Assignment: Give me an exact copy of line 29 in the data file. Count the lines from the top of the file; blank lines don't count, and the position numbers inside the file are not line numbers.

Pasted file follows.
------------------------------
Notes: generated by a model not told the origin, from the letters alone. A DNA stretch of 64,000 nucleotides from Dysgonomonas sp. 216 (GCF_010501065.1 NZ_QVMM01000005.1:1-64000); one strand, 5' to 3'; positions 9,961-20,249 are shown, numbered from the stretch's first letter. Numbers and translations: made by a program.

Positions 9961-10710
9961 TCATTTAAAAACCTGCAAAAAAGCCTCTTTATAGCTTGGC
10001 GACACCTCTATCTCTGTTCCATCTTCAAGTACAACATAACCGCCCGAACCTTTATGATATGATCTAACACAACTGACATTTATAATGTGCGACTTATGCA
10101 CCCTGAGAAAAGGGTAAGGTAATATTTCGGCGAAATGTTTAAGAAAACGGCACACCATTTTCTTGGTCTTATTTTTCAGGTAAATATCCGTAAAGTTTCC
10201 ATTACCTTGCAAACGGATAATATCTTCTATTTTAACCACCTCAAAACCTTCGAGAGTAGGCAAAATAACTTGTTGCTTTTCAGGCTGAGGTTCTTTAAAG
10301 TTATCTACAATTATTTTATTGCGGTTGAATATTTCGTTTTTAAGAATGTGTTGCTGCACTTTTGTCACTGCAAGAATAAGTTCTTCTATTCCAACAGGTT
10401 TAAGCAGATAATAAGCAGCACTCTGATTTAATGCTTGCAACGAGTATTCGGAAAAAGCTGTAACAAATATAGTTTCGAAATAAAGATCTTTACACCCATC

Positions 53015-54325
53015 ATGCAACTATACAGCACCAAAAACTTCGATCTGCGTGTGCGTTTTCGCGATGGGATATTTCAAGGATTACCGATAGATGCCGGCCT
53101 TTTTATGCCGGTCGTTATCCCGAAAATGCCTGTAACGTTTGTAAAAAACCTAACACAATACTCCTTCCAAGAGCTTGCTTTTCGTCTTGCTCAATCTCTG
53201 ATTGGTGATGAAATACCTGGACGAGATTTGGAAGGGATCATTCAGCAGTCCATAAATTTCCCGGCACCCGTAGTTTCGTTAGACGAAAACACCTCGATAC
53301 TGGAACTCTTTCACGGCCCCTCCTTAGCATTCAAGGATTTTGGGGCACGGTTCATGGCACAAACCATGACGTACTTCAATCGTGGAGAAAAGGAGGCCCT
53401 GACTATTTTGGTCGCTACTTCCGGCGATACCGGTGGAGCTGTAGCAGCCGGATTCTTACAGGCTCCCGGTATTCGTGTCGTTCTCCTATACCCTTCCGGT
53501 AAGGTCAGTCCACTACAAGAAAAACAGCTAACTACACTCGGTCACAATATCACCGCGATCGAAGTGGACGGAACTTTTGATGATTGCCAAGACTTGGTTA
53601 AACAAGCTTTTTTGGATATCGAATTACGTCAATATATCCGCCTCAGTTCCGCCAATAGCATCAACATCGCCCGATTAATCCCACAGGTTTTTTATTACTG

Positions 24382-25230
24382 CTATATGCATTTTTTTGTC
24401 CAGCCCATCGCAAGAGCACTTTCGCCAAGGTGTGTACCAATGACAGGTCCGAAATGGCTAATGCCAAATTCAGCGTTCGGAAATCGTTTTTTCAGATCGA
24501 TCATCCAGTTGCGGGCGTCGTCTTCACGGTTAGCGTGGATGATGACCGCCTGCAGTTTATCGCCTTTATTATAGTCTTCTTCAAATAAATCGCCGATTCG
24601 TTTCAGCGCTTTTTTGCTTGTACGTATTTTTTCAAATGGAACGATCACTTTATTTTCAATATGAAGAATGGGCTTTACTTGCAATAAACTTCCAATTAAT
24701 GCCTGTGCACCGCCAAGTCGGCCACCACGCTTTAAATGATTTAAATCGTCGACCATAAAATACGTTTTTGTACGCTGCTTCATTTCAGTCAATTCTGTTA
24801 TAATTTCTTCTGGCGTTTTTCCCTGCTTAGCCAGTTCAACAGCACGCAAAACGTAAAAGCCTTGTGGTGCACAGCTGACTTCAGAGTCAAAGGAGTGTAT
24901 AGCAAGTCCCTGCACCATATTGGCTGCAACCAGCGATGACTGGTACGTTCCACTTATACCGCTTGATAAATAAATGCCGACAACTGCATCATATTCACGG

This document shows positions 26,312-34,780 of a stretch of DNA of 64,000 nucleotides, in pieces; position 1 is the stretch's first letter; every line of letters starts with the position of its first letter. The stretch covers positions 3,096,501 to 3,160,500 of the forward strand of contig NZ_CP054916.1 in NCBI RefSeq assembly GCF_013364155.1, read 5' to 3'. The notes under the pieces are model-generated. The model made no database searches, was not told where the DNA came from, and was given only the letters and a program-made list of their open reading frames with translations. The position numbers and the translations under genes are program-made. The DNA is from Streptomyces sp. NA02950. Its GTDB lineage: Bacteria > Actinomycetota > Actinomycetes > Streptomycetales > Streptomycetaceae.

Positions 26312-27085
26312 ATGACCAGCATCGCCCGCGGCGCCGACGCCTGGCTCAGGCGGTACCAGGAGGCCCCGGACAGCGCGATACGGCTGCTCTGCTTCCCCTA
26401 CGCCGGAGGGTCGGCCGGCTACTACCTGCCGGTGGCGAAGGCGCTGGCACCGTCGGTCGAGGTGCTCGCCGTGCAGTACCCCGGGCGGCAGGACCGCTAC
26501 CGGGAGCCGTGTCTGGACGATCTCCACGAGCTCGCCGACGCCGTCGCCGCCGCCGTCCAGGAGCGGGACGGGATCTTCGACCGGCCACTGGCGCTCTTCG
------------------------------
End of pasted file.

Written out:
26501 CGGGAGCCGTGTCTGGACGATCTCCACGAGCTCGCCGACGCCGTCGCCGCCGCCGTCCAGGAGCGGGACGGGATCTTCGACCGGCCACTGGCGCTCTTCG